It has been wonderful to see New Zealand churches responding to the tragic situation facing refugees.  There have been heart breaking images and stories in our media of people fleeing war and danger.  Attention has focused on what is happening in Europe where more than 300,000 people have risked their lives crossing the Mediterranean Sea or travelled overland with the help of people smugglers.  

There are many more refugees closer to Syria.  Turkey is sheltering close to 2 million, Lebanon 1.1 million, Jordan 630,000 plus more in Iraq, Egypt and northern Africa.  Most are living below the poverty line and are find it difficult to cope, especially with insufficient support from United Nations agencies.  Intensified fighting in Syria and the difficult living conditions in the region are pushing more refugees to seek the fortune in Europe.  

We are asking you to help us again.  Our partner the Department of Service to Palestinian Refugees is working with refugees in Jordan and Lebanon.  With great compassion they are helping refugees and are working hard to build good relationships between very vulnerable people – Lebanese, Palestinian and Syrian.  They are distributing food, water, hygiene kits, healthcare and skills training as well as running programmes for children.  

You can keep up to date with news and download an appeal leaflet here.

Training and mobilising leaders from within the refugee community have been critical to the success of their work.  They will stay until the work is done.  Within Syria, ACT (Action by Churches Together) Alliance members are distributing what food and supplies they have where they are able.  More funds are needed now to help people who have nothing left.

The tremendous support for Syrian refugees and the campaign to increase the refugee quota is a reminder that New Zealanders are compassionate and prepared to meet our responsibility to refugees under international law.   Internationally churches are providing compassionate support to refugees and migrants in their countries.  Together we want to help as many people as we can.  Please support efforts in your community and our Syria Appeal.  Please keep the refugees, those providing help and those who can bring an end to the war in your prayers.

Thank you.
Pauline McKay
National Director

An important Appointment

Significant appointment announced.

A special announcement was made to the Council of Conference meeting held on September 4th, 2015 advising of the Royal appointments of Tumuaki Diana Tana, Dr Arapera Ngaha and Rev Rex Nathan to the Kahui Wairua. [Religious Council of His Majesty King Tuheitia.

Seven churches namely Anglican, Presbyterian, Catholic, Ratana, Ringatu, Pai Marire have a representative each. The Methodist Church has three representatives.

Appointments were made early in 2014 and our representatives have been working quietly alongside the King and his advisors on a variety of matters in relation to the Kingitanga.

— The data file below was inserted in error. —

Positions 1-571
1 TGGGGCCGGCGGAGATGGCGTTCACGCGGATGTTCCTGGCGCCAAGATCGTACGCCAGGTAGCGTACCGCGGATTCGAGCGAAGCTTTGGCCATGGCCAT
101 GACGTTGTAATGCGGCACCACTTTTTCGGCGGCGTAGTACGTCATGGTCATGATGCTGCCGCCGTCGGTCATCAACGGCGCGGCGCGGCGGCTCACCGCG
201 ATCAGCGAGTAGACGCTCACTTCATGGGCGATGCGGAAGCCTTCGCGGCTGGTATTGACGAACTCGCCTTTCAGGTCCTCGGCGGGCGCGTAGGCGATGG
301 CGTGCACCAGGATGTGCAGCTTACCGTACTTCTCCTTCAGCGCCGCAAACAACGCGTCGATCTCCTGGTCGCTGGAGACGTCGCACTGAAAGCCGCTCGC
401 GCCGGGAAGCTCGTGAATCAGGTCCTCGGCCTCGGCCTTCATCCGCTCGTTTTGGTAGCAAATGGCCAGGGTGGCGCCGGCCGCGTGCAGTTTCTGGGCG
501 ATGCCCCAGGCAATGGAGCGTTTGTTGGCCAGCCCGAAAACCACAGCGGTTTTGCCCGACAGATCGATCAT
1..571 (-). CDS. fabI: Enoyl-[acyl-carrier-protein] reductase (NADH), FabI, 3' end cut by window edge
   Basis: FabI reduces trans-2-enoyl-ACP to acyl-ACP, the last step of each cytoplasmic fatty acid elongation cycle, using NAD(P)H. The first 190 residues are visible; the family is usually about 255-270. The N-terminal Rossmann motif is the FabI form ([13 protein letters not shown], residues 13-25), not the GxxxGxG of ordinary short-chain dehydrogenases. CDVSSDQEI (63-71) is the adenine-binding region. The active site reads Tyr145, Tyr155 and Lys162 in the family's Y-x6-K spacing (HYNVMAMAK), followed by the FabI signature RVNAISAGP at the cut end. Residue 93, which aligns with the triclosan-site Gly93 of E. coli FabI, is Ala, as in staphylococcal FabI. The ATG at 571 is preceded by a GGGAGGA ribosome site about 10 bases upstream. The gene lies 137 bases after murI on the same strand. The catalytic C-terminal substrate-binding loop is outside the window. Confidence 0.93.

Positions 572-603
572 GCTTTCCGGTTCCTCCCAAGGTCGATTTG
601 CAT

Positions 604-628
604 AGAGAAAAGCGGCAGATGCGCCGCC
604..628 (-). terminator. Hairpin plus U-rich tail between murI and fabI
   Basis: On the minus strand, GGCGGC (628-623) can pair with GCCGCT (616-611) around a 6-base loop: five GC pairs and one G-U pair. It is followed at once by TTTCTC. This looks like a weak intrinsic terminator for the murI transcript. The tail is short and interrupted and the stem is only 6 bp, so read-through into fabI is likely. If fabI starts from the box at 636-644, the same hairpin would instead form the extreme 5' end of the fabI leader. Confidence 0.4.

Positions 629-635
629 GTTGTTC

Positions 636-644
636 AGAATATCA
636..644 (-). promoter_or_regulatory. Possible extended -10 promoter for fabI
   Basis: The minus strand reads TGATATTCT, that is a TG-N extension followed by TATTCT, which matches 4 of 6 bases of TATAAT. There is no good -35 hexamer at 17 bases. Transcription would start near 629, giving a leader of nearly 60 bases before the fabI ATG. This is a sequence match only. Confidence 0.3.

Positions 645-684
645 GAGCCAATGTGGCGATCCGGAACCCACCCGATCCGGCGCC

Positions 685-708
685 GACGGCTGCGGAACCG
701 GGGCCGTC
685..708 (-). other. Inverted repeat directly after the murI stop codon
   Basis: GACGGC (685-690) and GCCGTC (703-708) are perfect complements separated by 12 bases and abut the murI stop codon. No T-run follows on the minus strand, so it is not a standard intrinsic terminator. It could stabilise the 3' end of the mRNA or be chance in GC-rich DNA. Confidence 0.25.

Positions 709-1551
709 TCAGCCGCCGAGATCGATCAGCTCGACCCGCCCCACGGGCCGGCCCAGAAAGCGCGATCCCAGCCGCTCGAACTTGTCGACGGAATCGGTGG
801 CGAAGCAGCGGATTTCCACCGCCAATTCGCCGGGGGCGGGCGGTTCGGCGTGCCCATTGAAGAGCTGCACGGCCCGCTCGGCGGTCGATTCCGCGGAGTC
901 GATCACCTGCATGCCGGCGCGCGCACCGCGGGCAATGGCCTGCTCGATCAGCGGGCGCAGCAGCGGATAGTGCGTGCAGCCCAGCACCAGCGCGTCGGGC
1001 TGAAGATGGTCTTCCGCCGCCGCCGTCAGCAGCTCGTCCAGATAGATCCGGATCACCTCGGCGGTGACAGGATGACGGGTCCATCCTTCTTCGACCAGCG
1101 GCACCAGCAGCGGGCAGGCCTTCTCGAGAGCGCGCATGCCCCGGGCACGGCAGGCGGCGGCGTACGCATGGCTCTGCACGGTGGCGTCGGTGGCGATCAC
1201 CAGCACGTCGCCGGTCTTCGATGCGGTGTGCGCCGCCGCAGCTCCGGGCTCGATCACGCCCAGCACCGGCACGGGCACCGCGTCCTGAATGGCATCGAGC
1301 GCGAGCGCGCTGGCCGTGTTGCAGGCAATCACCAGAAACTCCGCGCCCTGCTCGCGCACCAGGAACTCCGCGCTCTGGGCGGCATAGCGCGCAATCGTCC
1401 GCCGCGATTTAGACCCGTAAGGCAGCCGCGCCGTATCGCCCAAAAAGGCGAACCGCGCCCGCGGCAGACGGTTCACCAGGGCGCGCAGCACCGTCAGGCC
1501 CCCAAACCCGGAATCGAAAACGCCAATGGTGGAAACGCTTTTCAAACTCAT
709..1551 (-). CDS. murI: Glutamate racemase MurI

The Council recognised the honour and responsibility of the role and commends Diana, Arapera and Rex to your prayers.

Dr Arapera Ngaha, Rev Rex Nathan, Tumuaki Rev Diana Tana

Refugees: We can do more - a call to action

He was a distinguished looking man, mid 50's. His bearing suggested he had been a person of some significance, probably one to whom people went to for advice and counsel. We met him far from his home in Sudan – selling – or trying to sell useless trinkets to tourists in Cannes.

The taxi driver told me he grew up in Ninevah. Yes the same city Jonah was reluctantly sent to. Some of his family still live there. A Christian, one of the several million who have fled persecution in the Middle East, he calls Wellington home. Now a New Zealand citizen, he has enjoyed and contributed to richness of our society for 20 years.

There are times when human tragedy on a large scale unfolds before us. This is one of those times. The brief images on the television news only hint at the horrors and desperation which causes families to risk extreme danger in the hope of finding a new life, somewhere, anywhere which might provide safety and security.

There is no question New Zealand can make a difference to refugees and could do more. Increasing the quota, doubling or better for 2 -3 years to attend to the worst of the crisis. The Government however seems to be deaf, but I suspect they will no longer sit on their hands if 1000's of New Zealanders write to or visit their member of parliament asking for compassionate action on our behalf.

Yes it might mean as churches we need to offer practical support to help refugees find and make a home in New Zealand. Faith, compassion and our common humanity call us to action.

David Bush
General Secretary – Methodist Church of New Zealand
4 September 2015

This statement was endorsed by Council of Conference and is issued on behalf of the Methodist Church of New Zealand.

Mission and Ecumenical Annual Appeal 2015

Mission and Ecumenical Annual Appeal 2015

Light up Young Lives

Tabaka Solar Power Fund

Tabaka Rural Training Institute

Established in 1992 by the United Church of Solomon Islands

The institute trains over 100 young men and women in various skills from outboard motor and generator repair to hospitality and tourism.

The need to light up the main hall of the institute is felt for some time. Due to lack of power the young lives are in dark in the evening.

A Solar Power Unit for the main hall will help the students to do studies in the evening as well as provide light for recreational activities.

Read more…